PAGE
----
The burned-out, bedraggled, and newly homeless flocked together in disoriented groups on open stretches of prairie west and northwest of town; in the South Division, refugees huddled along Lake Michigan, in the North Division, they hunkered down at the south end of Lincoln Park and along "the Sands," a scrap of lakeshore just north of the river.
Here Chicagoans who previously had little reason to speak to each other were shepherded together in one polyglotonous group. As one historian put it, “One could find Mr. McCormick, the millionaire of the reaper trade, and other north-side nabobs, herding promiscuously with the humblest laborer, the lowest vagabond, and the meanest harlot.”
The aptly called "Burnt District," a map of which appeared in virtually every printed account of the fire, comprised an area four miles long and an average of three-quarters of a mile wide — more than two thousand acres — including more than 28 miles of streets, 120 miles of sidewalks, and at least 2,000 lampposts.
Gone, too, were countless trees, shrubs, and flowering plants in "the Garden City of the West." Some 18,000 buildings and about a third of the valuation of the entire city went up in smoke. Even though half of that amount was insured, several company failures cut the actual payments in half.
Those structures and businesses left standing were located on the west or south sides of the Burnt District. They included most of the heavy industries, including the stockyards. The downtown railroad depots were totaled, but not the far more critical rail lines themselves. What the fire could not touch was one of Chicago's most important assets, its location. It made the city more accessible to resources and markets throughout the nation and the world at a time when the United States was assuming a role in world leadership in industrial enterprise.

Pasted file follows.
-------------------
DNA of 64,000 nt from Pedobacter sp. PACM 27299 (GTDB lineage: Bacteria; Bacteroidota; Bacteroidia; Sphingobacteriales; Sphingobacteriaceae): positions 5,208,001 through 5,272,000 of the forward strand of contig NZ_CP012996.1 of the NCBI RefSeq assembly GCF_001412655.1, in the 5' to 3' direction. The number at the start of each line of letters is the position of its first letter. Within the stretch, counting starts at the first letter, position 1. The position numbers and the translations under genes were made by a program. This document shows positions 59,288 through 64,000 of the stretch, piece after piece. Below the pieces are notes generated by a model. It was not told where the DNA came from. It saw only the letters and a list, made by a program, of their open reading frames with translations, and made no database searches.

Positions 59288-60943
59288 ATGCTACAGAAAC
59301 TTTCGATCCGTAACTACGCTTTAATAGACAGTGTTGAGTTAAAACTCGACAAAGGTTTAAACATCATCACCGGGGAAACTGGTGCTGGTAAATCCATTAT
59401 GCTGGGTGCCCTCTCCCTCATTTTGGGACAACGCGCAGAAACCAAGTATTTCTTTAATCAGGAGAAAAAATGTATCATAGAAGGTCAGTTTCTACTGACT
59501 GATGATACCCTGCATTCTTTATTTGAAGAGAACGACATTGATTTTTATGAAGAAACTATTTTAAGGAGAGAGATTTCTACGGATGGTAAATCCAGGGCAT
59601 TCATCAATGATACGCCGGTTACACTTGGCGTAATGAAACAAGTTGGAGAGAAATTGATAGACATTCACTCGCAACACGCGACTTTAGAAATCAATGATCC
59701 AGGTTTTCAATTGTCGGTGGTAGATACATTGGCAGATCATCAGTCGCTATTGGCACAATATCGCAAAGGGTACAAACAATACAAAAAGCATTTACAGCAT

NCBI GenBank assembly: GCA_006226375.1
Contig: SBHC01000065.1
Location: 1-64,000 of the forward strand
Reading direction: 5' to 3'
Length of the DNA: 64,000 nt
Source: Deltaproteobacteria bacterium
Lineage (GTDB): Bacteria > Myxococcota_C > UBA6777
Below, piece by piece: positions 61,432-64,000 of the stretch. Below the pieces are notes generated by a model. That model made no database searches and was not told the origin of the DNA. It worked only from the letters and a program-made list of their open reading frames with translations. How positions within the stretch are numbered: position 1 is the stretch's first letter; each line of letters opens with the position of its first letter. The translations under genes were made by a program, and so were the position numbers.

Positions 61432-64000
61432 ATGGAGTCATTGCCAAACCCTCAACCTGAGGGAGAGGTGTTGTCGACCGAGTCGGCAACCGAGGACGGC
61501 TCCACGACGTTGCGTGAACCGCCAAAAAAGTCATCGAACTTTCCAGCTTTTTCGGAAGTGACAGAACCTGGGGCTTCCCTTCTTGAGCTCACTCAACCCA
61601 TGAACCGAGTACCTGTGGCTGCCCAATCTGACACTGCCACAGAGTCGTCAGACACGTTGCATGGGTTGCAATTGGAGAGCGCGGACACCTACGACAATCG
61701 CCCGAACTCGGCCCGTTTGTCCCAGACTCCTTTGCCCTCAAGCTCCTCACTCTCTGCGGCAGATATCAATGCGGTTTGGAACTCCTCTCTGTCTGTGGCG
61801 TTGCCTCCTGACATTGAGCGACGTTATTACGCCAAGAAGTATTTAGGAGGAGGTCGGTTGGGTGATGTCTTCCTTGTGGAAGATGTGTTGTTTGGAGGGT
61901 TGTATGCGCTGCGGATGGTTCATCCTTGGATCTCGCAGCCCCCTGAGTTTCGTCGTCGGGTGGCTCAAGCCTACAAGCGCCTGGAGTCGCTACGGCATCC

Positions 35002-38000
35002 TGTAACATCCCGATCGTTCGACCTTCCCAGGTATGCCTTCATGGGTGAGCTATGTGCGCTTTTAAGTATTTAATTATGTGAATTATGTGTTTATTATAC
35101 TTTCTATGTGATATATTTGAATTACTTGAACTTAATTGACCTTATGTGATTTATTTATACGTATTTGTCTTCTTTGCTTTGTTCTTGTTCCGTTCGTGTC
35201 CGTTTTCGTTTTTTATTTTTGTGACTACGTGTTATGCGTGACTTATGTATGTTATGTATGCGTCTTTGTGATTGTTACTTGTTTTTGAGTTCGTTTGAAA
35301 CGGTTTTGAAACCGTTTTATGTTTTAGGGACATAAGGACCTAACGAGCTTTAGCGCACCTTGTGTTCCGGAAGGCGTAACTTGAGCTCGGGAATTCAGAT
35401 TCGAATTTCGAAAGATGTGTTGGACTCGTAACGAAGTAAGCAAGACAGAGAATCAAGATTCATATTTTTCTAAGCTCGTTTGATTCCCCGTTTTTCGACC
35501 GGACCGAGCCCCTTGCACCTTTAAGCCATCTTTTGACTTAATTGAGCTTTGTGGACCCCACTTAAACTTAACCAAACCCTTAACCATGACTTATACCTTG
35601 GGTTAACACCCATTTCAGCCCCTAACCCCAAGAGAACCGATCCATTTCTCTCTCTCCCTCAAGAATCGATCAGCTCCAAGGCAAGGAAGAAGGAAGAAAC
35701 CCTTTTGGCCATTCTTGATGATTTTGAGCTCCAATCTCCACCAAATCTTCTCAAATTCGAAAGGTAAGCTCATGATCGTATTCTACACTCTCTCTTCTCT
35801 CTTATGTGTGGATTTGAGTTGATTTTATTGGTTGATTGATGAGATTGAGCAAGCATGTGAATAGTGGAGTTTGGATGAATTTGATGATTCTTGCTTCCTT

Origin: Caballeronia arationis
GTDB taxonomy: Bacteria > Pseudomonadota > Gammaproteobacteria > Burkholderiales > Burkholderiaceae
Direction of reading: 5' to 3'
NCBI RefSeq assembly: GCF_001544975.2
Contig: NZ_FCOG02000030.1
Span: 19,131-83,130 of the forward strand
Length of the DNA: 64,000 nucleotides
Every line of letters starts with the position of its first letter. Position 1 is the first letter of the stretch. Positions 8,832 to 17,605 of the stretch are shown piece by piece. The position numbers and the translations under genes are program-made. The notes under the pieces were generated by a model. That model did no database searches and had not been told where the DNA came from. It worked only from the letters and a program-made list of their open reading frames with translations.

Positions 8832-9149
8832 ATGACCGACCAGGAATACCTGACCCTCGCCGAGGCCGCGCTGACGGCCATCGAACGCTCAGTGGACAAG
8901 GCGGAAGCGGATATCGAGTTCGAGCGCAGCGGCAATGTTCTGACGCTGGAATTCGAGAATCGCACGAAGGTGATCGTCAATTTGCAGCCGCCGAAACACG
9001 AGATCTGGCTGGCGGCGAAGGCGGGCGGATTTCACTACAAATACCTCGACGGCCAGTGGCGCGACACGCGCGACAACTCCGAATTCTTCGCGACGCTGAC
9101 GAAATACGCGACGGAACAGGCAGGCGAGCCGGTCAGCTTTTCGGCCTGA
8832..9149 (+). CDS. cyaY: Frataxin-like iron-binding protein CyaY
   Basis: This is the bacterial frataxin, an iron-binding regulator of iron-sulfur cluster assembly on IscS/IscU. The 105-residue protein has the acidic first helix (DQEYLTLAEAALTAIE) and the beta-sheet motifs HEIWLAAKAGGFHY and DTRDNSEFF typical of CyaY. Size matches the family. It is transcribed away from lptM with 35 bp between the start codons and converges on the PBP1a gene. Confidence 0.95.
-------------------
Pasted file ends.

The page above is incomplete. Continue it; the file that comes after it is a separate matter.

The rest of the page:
”As the Phoenix from the ashes....”
Because of Chicago’s pre-fire economic momentum and commercial ties and the unique geographic situation, the city couldn’t have failed to rebuild itself if it had tried. It was “meant to be.”
One thing the Great Fire hadn’t taken from the people of Chicago was their grit and determination to rebound from the calamity — it would become bigger, better — and wiser.
The worst of times had rallied the best of men. Joseph Medill, publisher of the Chicago Tribune, put out a special edition trumpeting, “Chicago will rise from the ashes!” Potter Palmer, whose new hotel and 32 other holdings were destroyed in the fire, set out immediately to raise capital for reconstruction. Jonathan Scammon broke ground on a new, fully pre-rented office building only four days after the fire. The confidence and enthusiasm of those men and others rang up and down the social ladder, calling Chicagoans to the challenge.
City officials, in makeshift offices in the First Congressional Church on the city’s west side, set the price on bread, forbade wagon drivers from charging more than what was normal, and limited saloon hours, in order to keep looting and price-gouging to a minimum. They also banned smoking.
Even before the fire burnt itself out, plans were being made to remake the city. Within days, even as the rubble was being removed, enterprising small businesses erected sheds and stands. Business traffic began to move again. Within six weeks, more than 200 stone and brick buildings had been started in the South Division alone.
By 1872, $50 million had been pumped into construction. In 1873, amid a national recession, Chicago proudly hosted the Inter-State Industrial Exposition, which promoted the city and the Northwest (of that era). By 1885, America had its first skyscraper, the nine-story high Home Insurance Building.
Over the next two decades, hundreds of millions of dollars would pour into Chicago. By the end of the 19th century, the city was well on its way to recovery.